I was tempted to rush past this, to not sit and acknowledge it, because the truth is, sometimes it doesn’t feel like there’s much to celebrate. But I need to pause and say “Happy Birthday” to my business today.
What you now know as Guidepost has had many forms and a few names over the years, but those details aren’t as important as how my business has supported me (and thus, my family).
I’ve always been told “you’re a leader, there’s something special about you, you’re meant for something” — and I never knew what any of that meant. I didn’t recognize it in myself. I certainly never in a million years thought I’d be a “business owner” or “CEO.” Those were titles with so much weight, titles that only wealthy white men who walked around in suits deserved to claim.
See, my background and upbringing were mostly artistic and creative, but when I got my first corporate job in the “real world,” it was in a financial institution. The contrast was stark.
I’m grateful for the experience to have learned how to navigate that world, to have cultivated a set of skills and structures that would prove invaluable to my leadership capacity today. And I’m also grateful for the intense knowing that increased with every passing year — the one that said, “Not this, brave girl. Not this.”
Sometime around 2011 I decided to take my first stab at creating a side hustle. I went on Vistaprint and made pens and business cards. It felt so good, I knew I was onto something. But I had zero clients and was too afraid to take the leap and really put myself out into the world. I let my fear convince me that I had been wrong and stupid to try.
A few years later, the buzz of discontentment grew too loud to ignore and I spontaneously met with a friend, told him my idea, built a website, and put a freelancer resume online (all while still employed). It was a shot in the dark with no clear outcome BUT —
What WAS clear were my intentions. I had gotten crystal clear down to my cells that the answer was “NOT this,” and that instead, something better was waiting, and I was ok with whatever happened, even if it meant falling flat on my face.
But I didn’t.
My first client, who is still with me today, saw my spontaneously posted freelancer resume (something I never thought I’d do, and I still don’t know where the idea came from) and called me for an interview. A few weeks later, I was handing in my resignation from my deeply unfulfilling corporate job.
That single client replaced my corporate income.
I didn’t have to struggle — but I was prepared to, if it meant living life on my terms.
Waking up each day when I wanted to and doing the kind of work that I wanted to be doing, remotely, from my home, all while being appreciated and treated well, let alone compensated?! felt wild. I’ll never forget the feeling of taking that first check to the bank. I cried happy tears so many times during that first year (and I acknowledge with deep gratitude that the story of first year entrepreneurship does not always sound like that).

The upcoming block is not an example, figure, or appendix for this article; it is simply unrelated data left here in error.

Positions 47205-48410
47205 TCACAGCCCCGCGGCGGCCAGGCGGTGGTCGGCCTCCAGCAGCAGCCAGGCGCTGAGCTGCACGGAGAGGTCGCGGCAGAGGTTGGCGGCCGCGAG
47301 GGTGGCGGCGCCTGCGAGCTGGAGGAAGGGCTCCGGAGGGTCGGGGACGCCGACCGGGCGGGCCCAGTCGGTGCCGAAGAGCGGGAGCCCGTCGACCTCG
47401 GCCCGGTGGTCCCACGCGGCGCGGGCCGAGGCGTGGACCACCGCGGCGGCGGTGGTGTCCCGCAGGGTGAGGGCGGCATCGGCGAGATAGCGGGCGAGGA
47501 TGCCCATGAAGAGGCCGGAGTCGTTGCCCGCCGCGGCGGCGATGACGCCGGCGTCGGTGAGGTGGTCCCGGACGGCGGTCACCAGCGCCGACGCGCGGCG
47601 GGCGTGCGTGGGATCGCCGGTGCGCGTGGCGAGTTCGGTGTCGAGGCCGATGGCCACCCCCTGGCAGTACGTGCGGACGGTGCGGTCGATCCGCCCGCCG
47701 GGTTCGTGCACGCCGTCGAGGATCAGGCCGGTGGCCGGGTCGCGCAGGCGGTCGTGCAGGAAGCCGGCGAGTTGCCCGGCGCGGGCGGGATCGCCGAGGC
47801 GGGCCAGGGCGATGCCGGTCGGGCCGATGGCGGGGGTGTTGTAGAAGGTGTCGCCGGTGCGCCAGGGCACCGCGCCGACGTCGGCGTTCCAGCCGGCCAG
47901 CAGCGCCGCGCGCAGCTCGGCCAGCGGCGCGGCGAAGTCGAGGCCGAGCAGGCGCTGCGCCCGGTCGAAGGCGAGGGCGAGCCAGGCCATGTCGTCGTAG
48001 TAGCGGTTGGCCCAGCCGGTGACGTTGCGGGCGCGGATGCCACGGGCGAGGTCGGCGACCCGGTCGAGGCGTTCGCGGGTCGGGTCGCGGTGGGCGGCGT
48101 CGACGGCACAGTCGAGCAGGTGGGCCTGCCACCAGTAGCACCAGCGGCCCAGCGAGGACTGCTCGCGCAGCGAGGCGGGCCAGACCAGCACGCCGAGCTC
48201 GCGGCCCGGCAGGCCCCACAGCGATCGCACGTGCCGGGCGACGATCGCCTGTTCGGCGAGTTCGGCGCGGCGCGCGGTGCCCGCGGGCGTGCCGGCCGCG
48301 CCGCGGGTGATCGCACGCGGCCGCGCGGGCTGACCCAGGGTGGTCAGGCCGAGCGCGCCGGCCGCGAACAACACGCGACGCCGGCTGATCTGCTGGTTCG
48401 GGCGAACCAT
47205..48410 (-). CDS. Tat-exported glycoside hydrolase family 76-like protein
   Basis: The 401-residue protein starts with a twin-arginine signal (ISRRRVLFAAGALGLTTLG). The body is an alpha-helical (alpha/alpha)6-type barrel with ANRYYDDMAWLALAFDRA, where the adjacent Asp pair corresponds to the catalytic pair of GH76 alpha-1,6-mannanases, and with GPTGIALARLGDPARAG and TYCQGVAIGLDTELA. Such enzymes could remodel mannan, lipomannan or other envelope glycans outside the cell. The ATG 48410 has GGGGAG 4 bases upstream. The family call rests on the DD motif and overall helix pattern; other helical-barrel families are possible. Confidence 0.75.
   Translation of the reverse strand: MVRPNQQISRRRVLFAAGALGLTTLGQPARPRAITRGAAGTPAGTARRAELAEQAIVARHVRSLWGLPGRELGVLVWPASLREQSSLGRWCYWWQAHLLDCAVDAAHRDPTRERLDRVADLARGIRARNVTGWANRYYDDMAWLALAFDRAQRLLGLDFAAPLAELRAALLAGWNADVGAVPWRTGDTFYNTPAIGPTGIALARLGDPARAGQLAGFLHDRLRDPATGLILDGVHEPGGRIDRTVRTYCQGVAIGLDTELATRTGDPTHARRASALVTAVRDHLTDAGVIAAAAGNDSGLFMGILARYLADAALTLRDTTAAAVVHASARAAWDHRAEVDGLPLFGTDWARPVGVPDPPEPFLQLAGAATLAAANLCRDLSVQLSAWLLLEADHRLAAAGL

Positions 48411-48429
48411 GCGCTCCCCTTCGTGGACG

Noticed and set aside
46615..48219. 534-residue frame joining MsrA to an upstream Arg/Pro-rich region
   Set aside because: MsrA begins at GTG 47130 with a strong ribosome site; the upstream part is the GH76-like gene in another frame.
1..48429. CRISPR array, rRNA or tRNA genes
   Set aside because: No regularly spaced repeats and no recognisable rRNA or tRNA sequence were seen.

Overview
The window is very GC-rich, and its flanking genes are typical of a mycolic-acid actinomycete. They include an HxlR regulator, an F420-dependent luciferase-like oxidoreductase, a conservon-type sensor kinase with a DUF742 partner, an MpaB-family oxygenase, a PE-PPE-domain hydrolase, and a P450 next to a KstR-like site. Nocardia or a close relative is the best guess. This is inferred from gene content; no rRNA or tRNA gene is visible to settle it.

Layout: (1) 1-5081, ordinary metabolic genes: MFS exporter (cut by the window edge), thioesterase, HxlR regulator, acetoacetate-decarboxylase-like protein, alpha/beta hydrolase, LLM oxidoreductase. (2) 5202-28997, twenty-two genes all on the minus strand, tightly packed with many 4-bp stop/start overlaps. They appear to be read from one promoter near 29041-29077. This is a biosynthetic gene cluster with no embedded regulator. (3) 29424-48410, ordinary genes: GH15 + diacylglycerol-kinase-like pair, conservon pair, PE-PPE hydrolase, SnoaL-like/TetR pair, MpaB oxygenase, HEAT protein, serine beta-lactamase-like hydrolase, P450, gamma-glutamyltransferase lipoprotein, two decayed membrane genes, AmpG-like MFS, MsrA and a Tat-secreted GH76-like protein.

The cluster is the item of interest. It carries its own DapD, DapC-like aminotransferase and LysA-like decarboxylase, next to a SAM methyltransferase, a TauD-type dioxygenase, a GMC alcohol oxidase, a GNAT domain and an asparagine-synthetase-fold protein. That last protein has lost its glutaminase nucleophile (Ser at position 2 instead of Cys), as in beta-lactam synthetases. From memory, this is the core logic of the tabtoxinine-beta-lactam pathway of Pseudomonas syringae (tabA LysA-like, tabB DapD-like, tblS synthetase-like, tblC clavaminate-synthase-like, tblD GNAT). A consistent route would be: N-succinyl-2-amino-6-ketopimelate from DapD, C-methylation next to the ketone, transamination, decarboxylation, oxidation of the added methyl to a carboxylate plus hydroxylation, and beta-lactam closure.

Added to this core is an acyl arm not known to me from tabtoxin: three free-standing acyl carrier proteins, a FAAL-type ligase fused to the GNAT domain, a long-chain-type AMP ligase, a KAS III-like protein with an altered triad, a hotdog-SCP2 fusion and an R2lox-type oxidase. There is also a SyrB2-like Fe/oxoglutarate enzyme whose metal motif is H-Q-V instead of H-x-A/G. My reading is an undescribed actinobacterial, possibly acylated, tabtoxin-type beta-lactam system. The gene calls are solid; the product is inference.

I was able to move into my first condo, support a parent through health issues, and have the flexibility to care for my loved ones AND myself without compromising or sacrificing a thing.
I’ve served many clients in different ways over these 7 years, and it’s a blessing and a privilege to do so. I hope to continue serving in and beyond my community for as long as there’s a need and a desire for my services.
Guidepost is still in the midst of an evolution — in a chrysalis, let’s say — because if there’s one thing I’ve learned from this experience and from watching those who inspire me, it’s that reinvention is the lifeblood of any business. As humans we’re not meant to stay the same, nor are our businesses.
I’m still chipping away at what I’ve built in order to uncover the same kind of clarity that I felt in 2014-2015. I’m getting closer with each passing day. I am again hearing the whispers of “Not this, brave girl, not this.”
And so I serve, reflect, pause, and wait. I learn, I feel, and I witness.
Right now this transitory lull feels anything but celebratory. The growing pains and the heaviness of change feel eerily similar to what I felt towards the end of my corporate career. It’s clear that I’m outgrowing this container and birthing a new one. So maybe being on the brink of newness IS the celebration.
I never thought I’d be looking back on 7 years of supporting myself as an entrepreneur. I just didn’t. I took it day by day.
My birthday wish for my business this year is to once again be ok with the day by day. In 2019, only 4 years into my entrepreneurship journey, I became a mother and wife. The responsibility changed me and I became a hyper-vigilant super-planner. This, of course, bled into my business – and then the pandemic hit.
Now that we’re all rebounding and emerging from our forced global downshift, the assignment for so many (myself included) is to shed the conditioning that says we have to know all the answers and solve for x to figure out our endgame. No, we don’t. I don’t have to have the vision for the next 7 years. I just have to hold the vision for today. Even if that means the vision is completely different tomorrow.